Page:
Canada: Supreme Court Gives Extension for Euthanasia Law; Quebec Registers First Death

Canada’s Supreme Court has given the government a four month extension to pass legislation on euthanasia, after which there will be no legal protections. The court struck down a law banning euthanasia last February in the case of Carter v. Canada. The ruling gave the parliament 12 months to pass a law codifying a national euthanasia policy, which it has yet to do. At the same time, Quebec’s government has announced it will not prosecute doctors who implement the euthanasia policy and this month the first death by assisted suicide was registered at a medical facility. Dr Paul Saba, who legally challenged the government’s euthanasia law, noted that the World Medical Association has clearly said that “euthanasia is not a medical act” and pointed out that “the criteria the government is using to permit euthanasia is full of holes”. Amy Hasbrouck with the disabilities rights group Not Dead Yet raised concerns that safeguards are not being put in place to protect patients from coercion, including little home support, palliative care, and other services. “If the person wants to die at home but ends up in a prison-like facility with one bath a week and everyone getting up at the same time, this is not a dignified way to live. A person may choose euthanasia because social services are not enough. This is coercive,” stated Hasbrouck. [PNCI, Newsletter, Volume 10, No 1, January 29,...

Suicide by Choice? Not So Fast

NEXT week, voters in Massachusetts will decide whether to adopt an assisted-suicide law. As a good pro-choice liberal, I ought to support the effort. But as a lifelong disabled person, I cannot. There are solid arguments in favor. No one will be coerced into taking a poison pill, supporters insist. The “right to die” will apply only to those with six months to live or less. Doctors will take into account the possibility of depression. There is no slippery slope. Fair enough, but I remain skeptical. There’s been scant evidence of abuse so far in Oregon, Washington and Montana, the three states where physician-assisted death is already legal, but abuse — whether spousal, child or elder — is notoriously under-reported, and evidence is difficult to come by. What’s more, Massachusetts registered nearly 20,000 cases of elder abuse in 2010 alone. My problem, ultimately, is this: I’ve lived so close to death for so long that I know how thin and porous the border between coercion and free choice is, how easy it is for someone to inadvertently influence you to feel devalued and hopeless — to pressure you ever so slightly but decidedly into being “reasonable,” to unburdening others, to “letting go.” Perhaps, as advocates contend, you can’t understand why anyone would push for assisted-suicide legislation until you’ve seen a loved one suffer. But you also can’t truly conceive of the many subtle forces — invariably well meaning, kindhearted, even gentle, yet as persuasive as a tsunami — that emerge when your physical autonomy is hopelessly compromised. I was born with a congenital neuromuscular weakness called spinal muscular atrophy....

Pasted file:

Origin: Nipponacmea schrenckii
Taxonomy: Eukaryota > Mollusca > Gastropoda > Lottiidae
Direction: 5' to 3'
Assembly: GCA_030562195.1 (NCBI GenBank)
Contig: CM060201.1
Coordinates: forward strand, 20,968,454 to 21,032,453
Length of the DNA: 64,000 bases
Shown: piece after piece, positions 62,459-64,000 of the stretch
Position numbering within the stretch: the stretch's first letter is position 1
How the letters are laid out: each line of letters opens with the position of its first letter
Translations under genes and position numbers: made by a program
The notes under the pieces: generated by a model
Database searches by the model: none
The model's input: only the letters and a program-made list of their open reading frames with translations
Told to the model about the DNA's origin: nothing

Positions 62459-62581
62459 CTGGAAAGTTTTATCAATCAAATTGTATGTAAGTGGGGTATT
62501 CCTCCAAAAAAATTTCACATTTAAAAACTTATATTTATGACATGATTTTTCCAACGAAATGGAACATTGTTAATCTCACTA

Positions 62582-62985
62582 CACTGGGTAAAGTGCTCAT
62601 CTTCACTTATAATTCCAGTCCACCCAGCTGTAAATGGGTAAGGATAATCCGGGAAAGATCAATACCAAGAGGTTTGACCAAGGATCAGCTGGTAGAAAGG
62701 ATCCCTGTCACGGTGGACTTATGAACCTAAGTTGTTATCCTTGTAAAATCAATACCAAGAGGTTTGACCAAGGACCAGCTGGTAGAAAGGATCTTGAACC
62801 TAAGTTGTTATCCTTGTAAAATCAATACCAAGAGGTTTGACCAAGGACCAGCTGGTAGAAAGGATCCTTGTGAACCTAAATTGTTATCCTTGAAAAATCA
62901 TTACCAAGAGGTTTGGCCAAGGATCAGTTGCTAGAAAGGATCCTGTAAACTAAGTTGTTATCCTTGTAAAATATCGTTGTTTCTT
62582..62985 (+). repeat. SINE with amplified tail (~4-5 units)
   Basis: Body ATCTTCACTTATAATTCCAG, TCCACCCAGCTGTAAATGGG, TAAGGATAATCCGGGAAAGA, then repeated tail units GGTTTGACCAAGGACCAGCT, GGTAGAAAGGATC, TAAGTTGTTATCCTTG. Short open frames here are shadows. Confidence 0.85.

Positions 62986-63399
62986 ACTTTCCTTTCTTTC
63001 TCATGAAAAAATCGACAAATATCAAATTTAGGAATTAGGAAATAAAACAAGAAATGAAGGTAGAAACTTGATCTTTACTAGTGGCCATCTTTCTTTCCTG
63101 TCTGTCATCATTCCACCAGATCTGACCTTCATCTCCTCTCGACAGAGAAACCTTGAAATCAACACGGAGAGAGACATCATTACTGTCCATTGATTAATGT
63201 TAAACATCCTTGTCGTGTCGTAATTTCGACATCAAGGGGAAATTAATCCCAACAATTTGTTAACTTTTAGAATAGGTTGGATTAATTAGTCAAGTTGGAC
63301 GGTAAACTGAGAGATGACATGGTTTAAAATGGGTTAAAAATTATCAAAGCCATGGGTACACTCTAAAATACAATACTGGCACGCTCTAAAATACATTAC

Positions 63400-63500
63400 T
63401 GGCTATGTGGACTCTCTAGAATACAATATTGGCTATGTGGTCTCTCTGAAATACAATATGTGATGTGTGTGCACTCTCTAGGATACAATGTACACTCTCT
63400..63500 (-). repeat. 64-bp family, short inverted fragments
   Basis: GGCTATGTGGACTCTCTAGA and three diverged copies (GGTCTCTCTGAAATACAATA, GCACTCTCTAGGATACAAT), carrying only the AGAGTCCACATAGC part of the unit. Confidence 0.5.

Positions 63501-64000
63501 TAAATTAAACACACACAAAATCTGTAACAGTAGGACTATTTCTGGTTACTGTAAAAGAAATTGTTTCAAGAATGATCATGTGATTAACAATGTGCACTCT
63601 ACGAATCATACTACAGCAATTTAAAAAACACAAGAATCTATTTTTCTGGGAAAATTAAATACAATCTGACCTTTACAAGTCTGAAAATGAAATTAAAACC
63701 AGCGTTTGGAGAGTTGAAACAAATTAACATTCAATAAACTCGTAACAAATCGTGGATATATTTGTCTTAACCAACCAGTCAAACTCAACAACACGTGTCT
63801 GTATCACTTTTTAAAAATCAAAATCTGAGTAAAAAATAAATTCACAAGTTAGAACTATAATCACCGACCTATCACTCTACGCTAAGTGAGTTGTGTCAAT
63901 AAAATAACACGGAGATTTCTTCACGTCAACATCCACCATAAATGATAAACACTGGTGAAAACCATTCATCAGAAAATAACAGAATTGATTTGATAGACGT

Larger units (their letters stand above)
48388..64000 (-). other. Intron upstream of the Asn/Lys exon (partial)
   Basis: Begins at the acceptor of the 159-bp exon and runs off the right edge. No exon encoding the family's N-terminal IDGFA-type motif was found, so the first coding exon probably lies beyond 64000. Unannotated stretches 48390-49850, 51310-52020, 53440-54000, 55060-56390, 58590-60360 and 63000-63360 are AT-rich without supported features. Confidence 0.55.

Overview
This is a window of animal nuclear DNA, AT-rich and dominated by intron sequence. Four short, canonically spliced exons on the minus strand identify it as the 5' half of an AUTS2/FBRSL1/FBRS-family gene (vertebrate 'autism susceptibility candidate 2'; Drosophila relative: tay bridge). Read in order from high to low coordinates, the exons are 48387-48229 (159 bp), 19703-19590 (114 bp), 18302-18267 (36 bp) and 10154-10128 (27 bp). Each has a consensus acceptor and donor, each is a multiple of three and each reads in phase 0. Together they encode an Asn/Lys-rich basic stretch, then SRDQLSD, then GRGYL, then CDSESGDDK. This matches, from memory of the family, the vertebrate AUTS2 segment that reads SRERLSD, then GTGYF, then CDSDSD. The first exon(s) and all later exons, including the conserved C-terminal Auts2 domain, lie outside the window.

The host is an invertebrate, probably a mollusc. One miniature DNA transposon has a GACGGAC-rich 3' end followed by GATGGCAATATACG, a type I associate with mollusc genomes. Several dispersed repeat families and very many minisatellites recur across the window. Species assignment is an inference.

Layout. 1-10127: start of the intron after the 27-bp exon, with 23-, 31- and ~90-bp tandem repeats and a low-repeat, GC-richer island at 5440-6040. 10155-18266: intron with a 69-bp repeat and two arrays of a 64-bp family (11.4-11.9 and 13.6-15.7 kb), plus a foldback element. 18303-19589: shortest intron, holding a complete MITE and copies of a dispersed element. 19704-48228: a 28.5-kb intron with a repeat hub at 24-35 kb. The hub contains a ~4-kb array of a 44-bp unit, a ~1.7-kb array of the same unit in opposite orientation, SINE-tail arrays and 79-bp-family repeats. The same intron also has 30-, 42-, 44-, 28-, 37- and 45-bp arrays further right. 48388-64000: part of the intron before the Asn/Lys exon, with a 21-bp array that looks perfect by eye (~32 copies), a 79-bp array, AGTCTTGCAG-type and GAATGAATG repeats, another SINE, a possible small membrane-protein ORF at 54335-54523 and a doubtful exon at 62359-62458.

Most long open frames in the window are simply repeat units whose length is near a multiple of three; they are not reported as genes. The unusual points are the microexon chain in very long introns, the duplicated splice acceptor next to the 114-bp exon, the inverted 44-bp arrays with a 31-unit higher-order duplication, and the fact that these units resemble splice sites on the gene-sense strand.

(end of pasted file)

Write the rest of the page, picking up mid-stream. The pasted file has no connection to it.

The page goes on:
Wantedness and Coercion: Key Factors in Understanding Women’s Mental Health After Abortion

Key Factors in Understanding Women’s Mental Health After Abortion Dr. Shuping presented this article at a United Nations workshop in March 2011, and at the June 2011 meeting of the Association for Interdisciplinary Research on Values and Social Change. In 1973, as a 19-year-old undergraduate student, I worked as a volunteer at a clinic that helped women to access abortion services. I received one evening of training in which I was taught that abortion was a safe, simple procedure, and there were no side effects. I was incorrectly taught that the developing baby was nothing more than a clump of cells. After that, I was considered to be a qualified pregnancy counselor, and I helped some women to obtain abortions. Thirty-eight years later, many abortion counselors are still giving women that same misinformation. But today I know that many women have adverse psychological reactions following abortion. I have known more than one thousand post-abortive women who have been unhappy about their abortions. Much of my professional life has been spent in helping women to deal with the emotional impact of abortion… For remainder of article, visit link below. [Martha Shuping, M.D., http://www.abortionresearch.us/images/Vol23No2.pdf ...